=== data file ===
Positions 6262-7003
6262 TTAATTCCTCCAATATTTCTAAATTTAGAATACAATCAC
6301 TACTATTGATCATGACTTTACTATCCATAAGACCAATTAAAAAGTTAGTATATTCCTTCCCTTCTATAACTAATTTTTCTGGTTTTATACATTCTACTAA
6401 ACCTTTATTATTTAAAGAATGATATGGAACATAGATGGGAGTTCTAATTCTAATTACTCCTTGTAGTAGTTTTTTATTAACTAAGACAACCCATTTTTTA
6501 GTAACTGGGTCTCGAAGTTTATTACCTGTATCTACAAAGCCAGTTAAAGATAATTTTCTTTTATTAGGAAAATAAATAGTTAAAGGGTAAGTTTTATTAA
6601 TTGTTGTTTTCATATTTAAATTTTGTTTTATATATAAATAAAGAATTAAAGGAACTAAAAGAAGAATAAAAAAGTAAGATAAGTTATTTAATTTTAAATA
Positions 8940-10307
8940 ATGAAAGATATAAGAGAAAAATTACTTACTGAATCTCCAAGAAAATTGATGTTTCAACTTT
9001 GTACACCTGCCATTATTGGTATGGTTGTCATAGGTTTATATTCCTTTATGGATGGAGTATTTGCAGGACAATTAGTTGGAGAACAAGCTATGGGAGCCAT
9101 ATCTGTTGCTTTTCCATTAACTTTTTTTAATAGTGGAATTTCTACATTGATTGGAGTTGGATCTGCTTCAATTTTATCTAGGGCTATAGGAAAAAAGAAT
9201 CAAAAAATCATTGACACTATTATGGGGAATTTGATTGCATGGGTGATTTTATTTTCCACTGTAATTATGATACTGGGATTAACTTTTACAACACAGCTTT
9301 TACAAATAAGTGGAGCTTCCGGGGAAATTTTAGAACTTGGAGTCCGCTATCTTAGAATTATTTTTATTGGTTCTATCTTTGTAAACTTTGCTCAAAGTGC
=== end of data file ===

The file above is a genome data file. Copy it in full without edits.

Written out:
Positions 6262-7003
6262 TTAATTCCTCCAATATTTCTAAATTTAGAATACAATCAC
6301 TACTATTGATCATGACTTTACTATCCATAAGACCAATTAAAAAGTTAGTATATTCCTTCCCTTCTATAACTAATTTTTCTGGTTTTATACATTCTACTAA
6401 ACCTTTATTATTTAAAGAATGATATGGAACATAGATGGGAGTTCTAATTCTAATTACTCCTTGTAGTAGTTTTTTATTAACTAAGACAACCCATTTTTTA
6501 GTAACTGGGTCTCGAAGTTTATTACCTGTATCTACAAAGCCAGTTAAAGATAATTTTCTTTTATTAGGAAAATAAATAGTTAAAGGGTAAGTTTTATTAA
6601 TTGTTGTTTTCATATTTAAATTTTGTTTTATATATAAATAAAGAATTAAAGGAACTAAAAGAAGAATAAAAAAGTAAGATAAGTTATTTAATTTTAAATA
Positions 8940-10307
8940 ATGAAAGATATAAGAGAAAAATTACTTACTGAATCTCCAAGAAAATTGATGTTTCAACTTT
9001 GTACACCTGCCATTATTGGTATGGTTGTCATAGGTTTATATTCCTTTATGGATGGAGTATTTGCAGGACAATTAGTTGGAGAACAAGCTATGGGAGCCAT
9101 ATCTGTTGCTTTTCCATTAACTTTTTTTAATAGTGGAATTTCTACATTGATTGGAGTTGGATCTGCTTCAATTTTATCTAGGGCTATAGGAAAAAAGAAT
9201 CAAAAAATCATTGACACTATTATGGGGAATTTGATTGCATGGGTGATTTTATTTTCCACTGTAATTATGATACTGGGATTAACTTTTACAACACAGCTTT
9301 TACAAATAAGTGGAGCTTCCGGGGAAATTTTAGAACTTGGAGTCCGCTATCTTAGAATTATTTTTATTGGTTCTATCTTTGTAAACTTTGCTCAAAGTGC